Gays on TV: Not that there's anything wrong with that. Remember when Ellen DeGeneres coming out on her old ABC sitcom was a big deal? Nowadays gay characters populate much of prime time and rarely get a second glance either internally or from advertisers. Still, if you're in a mafia drama and your character is going to come out, you might want to start looking for new work. More on the declining controversy over portrayals of gays on television from the New York Times.
Daily Dose: Reality TV on prime time neworks to increase. NBC is boosting its alternative programming unit by signing new development deals with several top reality producers including Jason Ehrlich (“The Bachelor"), David A. Hurwitz (“Fear Factor”), Alex Katz (“The Biggest Loser”) and Lee Metzger (“The Voice”). Probably a smart move since NBC's track record with sitcoms and dramas has been nothing to write home about lately.
Photo: Walt Disney Studios President of Production Sean Bailey; Walt Disney Studios President Alan Bergman, Chairman and Chief Executive of the Walt Disney Co. Bob Iger, then-President of Marketing Walt Disney Studios MT Carney and then-Chairman of the Walt Disney Studios Rich Ross attend "The Muppets" Los Angeles Premiere at the El Capitan Theatre on Nov. 12, 2011, in Hollywood. Credit: Todd Williamson / WireImage
John who? Despite "John Carter" business is good for Disney. Despite a $200-million write-down of the flop film "John Carter," Walt Disney Co. reported a jump in profit of 21% to $1.14 billion. As usual, the theme parks and the cable networks — particularly sports empire ESPN — led the way. The company also said there would be an "Avengers" sequel. There's a shocker. More on the earnings from the Wall Street Journal and Los Angeles Times.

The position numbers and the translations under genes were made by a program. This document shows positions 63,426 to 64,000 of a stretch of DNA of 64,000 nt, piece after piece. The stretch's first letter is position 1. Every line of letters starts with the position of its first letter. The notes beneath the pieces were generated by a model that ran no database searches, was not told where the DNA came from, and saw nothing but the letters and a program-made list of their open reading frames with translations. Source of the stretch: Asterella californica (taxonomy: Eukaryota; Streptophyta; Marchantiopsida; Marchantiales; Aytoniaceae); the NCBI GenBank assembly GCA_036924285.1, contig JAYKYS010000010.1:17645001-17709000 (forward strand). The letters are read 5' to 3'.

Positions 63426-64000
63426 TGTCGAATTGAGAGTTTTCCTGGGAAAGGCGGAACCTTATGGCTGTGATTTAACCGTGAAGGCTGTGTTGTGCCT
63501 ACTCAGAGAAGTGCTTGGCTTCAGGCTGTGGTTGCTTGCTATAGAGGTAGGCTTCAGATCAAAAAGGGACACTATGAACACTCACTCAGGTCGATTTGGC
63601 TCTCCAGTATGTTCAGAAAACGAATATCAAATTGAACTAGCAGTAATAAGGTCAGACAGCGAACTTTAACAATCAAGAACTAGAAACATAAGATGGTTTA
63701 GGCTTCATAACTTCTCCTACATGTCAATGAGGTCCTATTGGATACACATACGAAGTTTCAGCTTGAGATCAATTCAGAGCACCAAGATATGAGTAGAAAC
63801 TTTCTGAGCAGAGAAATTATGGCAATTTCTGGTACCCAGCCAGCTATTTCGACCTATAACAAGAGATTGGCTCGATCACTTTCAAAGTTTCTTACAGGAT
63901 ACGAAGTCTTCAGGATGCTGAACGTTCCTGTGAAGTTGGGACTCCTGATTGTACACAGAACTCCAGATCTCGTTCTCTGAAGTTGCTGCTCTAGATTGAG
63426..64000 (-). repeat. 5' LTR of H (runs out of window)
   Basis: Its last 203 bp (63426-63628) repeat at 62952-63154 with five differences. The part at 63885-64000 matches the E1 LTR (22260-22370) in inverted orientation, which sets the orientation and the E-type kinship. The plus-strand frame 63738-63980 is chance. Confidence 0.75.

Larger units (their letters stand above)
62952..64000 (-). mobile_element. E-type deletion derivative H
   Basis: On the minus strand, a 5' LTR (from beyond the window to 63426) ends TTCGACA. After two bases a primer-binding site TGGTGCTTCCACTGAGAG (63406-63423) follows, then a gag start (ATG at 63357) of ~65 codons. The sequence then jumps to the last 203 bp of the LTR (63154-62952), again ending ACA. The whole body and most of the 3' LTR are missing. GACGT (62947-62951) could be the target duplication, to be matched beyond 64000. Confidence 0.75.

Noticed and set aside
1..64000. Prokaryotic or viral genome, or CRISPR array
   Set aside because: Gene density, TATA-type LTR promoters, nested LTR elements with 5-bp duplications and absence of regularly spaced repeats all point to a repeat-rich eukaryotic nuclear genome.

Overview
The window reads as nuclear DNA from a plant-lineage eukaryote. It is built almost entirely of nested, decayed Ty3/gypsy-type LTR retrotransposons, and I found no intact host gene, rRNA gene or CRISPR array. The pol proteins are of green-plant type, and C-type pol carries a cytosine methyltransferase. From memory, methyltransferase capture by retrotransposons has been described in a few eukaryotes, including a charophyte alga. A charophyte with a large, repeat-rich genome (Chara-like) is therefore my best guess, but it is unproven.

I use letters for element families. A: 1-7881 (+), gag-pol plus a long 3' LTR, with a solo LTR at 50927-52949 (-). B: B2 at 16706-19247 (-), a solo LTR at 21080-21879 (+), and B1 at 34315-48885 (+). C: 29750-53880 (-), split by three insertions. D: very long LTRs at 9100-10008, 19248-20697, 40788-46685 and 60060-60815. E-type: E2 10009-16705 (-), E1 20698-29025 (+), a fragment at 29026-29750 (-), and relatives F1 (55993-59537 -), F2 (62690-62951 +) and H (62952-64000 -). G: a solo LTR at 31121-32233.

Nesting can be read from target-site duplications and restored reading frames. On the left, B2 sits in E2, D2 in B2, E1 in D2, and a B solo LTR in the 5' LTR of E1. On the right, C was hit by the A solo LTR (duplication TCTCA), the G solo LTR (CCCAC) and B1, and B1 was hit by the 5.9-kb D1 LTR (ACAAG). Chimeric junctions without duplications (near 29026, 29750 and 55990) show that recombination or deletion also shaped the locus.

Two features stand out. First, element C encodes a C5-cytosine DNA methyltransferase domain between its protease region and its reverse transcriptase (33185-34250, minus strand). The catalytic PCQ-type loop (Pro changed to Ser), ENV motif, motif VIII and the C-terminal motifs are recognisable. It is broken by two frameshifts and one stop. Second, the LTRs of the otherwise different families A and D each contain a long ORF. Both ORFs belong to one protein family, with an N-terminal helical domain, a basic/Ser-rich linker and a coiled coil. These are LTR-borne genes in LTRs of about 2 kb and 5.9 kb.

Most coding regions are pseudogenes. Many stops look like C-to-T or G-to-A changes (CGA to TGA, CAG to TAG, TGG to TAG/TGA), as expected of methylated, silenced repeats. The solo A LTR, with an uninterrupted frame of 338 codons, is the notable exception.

The Walt Disney Co. reported a 21% jump in net income for the quarter, as the strong performance of the television business and at the theme parks more than offset losses at the film studio.
Revenues rose to $9.6 billion for the three months ending March 31, up 6% from the same time a year ago. Net income exceeded $1.1 billion, compared with $942 million a year earlier. Disney reported earnings per share of 58 cents, excluding one-time items, an increase of 18% from a year ago.
Photo: "John Carter." Credit: Walt Disney Co.
Verticle integration: when a loss is a gain. Disney's film studio reported an operating loss of $84 million for the quarter, reflecting the write-down associated with the sci-fi adventure film "John Carter." The big-budget film, released in early March, brought in just $70 million in domestic box-office receipts, well shy of breaking even.
Disney's box-office dud was followed, two months later, by the record-setting performance of "The Avengers." The superhero movie, released by Disney's Marvel Entertainment group, smashed the domestic record for best opening weekend.